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09-06-2013, 06:07 PM   #16
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QuoteOriginally posted by Aristophanes Quote
Any "sharpness" difference between these lenses is likely beyond measure. They all have MTF's in the same ballpark:
I agree, the biggest difference you will see between the FA31 f/1.8 Limited, DA35 f/2.8 limited and the DA35 f/2.4 will be in the bokeh rendering - the FA31 has the remarkable trait of producing exceptionally smooth bokeh* that is only bested by the K/A 50mm f/1.2 lenses.



*which is unusual for a lens with an aspherical element in it - aspherics typically have a disruptive influence on bokeh.


Last edited by Digitalis; 09-06-2013 at 06:15 PM.
09-08-2013, 02:09 PM   #17
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QuoteOriginally posted by Digitalis Quote
I agree, the biggest difference you will see between the FA31 f/1.8 Limited, DA35 f/2.8 limited and the DA35 f/2.4 will be in the bokeh rendering - the FA31 has the remarkable trait of producing exceptionally smooth bokeh* that is only bested by the K/A 50mm f/1.2 lenses.
If you're looking for smooth bokeh from the DA 35 Macro Ltd,
you can certainly find it close up.

09-08-2013, 06:29 PM   #18
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QuoteOriginally posted by lytrytyr Quote
If you're looking for smooth bokeh from the DA 35 Macro Ltd, you can certainly find it close up.
At near focus distances practically any macro lens ever made can create a sharp image with smooth OOF areas - because it is what they are designed for. But at longer distances the DA limited lenses have been criticized for producing distinctly nervous double lined 'Neisen' bokeh. This kind of Bokeh is almost never seen with the FA limited lenses*



Pentax FA77 Limited

*though to be completely honest: Any lens, focused on a subject at a certain focus distance, at a certain f stop, with a contrasty background, any lens can produce hideous results.

Last edited by Digitalis; 09-08-2013 at 06:42 PM.
09-09-2013, 05:05 AM   #19
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QuoteOriginally posted by Digitalis Quote
At near focus distances practically any macro lens ever made can create a sharp image with smooth OOF areas - because it is what they are designed for.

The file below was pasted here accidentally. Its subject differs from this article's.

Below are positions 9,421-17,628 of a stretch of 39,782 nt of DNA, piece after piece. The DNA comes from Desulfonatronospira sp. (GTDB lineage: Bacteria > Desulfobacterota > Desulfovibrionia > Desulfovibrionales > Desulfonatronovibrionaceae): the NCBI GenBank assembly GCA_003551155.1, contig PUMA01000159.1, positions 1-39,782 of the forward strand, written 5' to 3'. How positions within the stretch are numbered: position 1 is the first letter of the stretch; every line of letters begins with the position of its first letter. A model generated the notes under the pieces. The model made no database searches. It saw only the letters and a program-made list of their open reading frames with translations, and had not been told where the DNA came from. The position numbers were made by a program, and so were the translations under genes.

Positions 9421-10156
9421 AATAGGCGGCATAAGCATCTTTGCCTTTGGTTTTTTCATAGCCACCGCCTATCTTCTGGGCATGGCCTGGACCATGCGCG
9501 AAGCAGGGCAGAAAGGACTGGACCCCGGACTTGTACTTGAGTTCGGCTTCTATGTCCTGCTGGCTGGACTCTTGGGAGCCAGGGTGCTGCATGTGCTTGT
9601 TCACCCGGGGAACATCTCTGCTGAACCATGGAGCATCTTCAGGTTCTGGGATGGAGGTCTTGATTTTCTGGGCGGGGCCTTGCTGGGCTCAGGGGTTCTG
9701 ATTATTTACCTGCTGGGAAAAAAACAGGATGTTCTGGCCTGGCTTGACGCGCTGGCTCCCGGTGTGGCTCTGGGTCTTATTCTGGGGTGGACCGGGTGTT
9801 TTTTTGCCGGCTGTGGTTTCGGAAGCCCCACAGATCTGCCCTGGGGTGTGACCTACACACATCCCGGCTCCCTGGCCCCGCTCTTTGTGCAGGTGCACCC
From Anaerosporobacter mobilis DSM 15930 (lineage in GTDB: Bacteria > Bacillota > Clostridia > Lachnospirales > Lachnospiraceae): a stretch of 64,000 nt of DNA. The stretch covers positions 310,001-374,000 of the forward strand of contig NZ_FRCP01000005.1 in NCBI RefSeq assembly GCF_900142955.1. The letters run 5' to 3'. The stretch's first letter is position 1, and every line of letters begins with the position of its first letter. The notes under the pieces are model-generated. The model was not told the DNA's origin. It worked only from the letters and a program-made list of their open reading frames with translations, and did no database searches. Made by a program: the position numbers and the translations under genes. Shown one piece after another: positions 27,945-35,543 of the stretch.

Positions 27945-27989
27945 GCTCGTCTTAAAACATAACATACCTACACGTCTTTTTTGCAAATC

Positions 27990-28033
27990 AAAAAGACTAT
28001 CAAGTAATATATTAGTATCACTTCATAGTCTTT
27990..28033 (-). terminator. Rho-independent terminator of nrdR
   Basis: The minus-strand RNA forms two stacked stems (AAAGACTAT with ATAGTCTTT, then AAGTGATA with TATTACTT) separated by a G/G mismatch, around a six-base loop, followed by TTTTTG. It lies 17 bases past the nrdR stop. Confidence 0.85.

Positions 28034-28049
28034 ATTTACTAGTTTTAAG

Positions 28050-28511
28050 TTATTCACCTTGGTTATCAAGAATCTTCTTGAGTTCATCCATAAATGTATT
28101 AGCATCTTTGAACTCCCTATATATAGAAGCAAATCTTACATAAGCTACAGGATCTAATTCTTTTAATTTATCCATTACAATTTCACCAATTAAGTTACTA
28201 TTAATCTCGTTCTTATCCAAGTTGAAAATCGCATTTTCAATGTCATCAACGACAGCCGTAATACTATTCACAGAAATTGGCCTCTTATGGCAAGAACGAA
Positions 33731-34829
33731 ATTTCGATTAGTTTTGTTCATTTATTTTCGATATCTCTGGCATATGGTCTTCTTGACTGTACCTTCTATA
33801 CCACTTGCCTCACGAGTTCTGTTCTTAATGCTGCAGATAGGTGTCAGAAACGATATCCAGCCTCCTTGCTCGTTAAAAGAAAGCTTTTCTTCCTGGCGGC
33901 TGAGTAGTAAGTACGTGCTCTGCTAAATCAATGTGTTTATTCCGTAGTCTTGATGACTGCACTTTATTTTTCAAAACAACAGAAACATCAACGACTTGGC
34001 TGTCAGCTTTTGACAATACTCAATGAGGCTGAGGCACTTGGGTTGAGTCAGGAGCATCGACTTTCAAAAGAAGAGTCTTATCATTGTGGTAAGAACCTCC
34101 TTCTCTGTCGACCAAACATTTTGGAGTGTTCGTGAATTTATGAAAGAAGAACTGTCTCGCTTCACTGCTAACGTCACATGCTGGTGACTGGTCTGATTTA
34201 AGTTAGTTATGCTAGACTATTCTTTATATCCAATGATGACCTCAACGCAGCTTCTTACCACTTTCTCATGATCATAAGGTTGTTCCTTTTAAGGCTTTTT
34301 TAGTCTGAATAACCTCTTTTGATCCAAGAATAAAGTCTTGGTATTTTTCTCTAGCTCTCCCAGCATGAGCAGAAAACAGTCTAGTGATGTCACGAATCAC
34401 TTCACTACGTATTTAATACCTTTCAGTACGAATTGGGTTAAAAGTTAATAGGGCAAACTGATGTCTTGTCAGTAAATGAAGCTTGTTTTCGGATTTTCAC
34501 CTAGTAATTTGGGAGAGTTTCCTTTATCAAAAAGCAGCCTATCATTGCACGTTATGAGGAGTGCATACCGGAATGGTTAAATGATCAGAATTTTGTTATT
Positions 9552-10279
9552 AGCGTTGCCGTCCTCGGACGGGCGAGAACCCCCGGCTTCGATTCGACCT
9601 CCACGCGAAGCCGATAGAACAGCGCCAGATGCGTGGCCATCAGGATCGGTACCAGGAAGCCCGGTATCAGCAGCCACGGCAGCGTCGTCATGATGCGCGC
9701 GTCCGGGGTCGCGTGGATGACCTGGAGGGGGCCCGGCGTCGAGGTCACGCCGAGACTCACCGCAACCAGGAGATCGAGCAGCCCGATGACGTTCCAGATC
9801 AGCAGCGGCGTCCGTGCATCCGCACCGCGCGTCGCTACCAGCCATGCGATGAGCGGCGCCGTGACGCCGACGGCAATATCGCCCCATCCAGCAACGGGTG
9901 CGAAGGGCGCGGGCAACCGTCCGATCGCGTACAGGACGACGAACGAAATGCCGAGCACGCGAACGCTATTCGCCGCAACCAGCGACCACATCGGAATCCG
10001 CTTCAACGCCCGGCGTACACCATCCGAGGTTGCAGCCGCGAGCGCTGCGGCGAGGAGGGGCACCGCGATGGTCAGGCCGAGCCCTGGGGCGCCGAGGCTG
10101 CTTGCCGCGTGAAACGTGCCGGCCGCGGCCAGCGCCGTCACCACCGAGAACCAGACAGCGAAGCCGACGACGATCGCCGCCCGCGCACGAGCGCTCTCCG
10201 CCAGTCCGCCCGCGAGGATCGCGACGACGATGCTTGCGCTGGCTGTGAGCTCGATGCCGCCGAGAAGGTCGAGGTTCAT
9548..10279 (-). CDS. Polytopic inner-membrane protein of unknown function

Not a given, see e.g. Photozone's assessment of the Canon EF-S 60/2.8 macro:

"The bokeh (the quality of the out-of-focus blur) is a primary aspect for a macro lens. The Canon does a average job here which is a little disappointing."

09-09-2013, 05:07 AM   #20
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QuoteOriginally posted by lytrytyr Quote
The bokeh (the quality of the out-of-focus blur) is a primary aspect for a macro lens. The Canon does a average job here which is a little disappointing
The pentax FA645 120mm f/4 Macro is also known for producing harsh bokeh, but along with the Canon 60mm f/2.8 that is an exception rather than the norm at least as far as macro lenses are concerned.
09-09-2013, 01:55 PM   #21
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QuoteOriginally posted by Aristophanes Quote
I have both an there is no perceived sharpness difference. The Macro has a flatter field and appears more even and can take time to focus. From what I see it may have a superior t-stop, so more even transmission across the spectrum. It's advantage to me is it holds well at the f/16 range for macros.
The DA 35 macro does have superior light transmission to the 35/2.4. I've compared the two wide open and the 2.4 is only 1/4 of a stop faster than the 2.8, when both wide open, not the theoretical half stop.

As for sharpness, I will happily go by my own results rather than what lab test results show, for any lens.
09-09-2013, 10:58 PM   #22
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I had both the 35/2.4 and the macro, and I actually thought the 2.4 was sharper than the macro. I think this might be a case by case scenario, as it would depend on each lens, but I certainly thought my macro was a bit softer wide open whereas the 2.4 appeared noticeably sharper. Both were on the K5.
09-10-2013, 10:51 AM   #23
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The 35 macro has an extremely precise focus mechanism that often requires micro-adjustment, especially at infinity. In the reviews there are complaints that it's soft at infinity, but it's due to focus.

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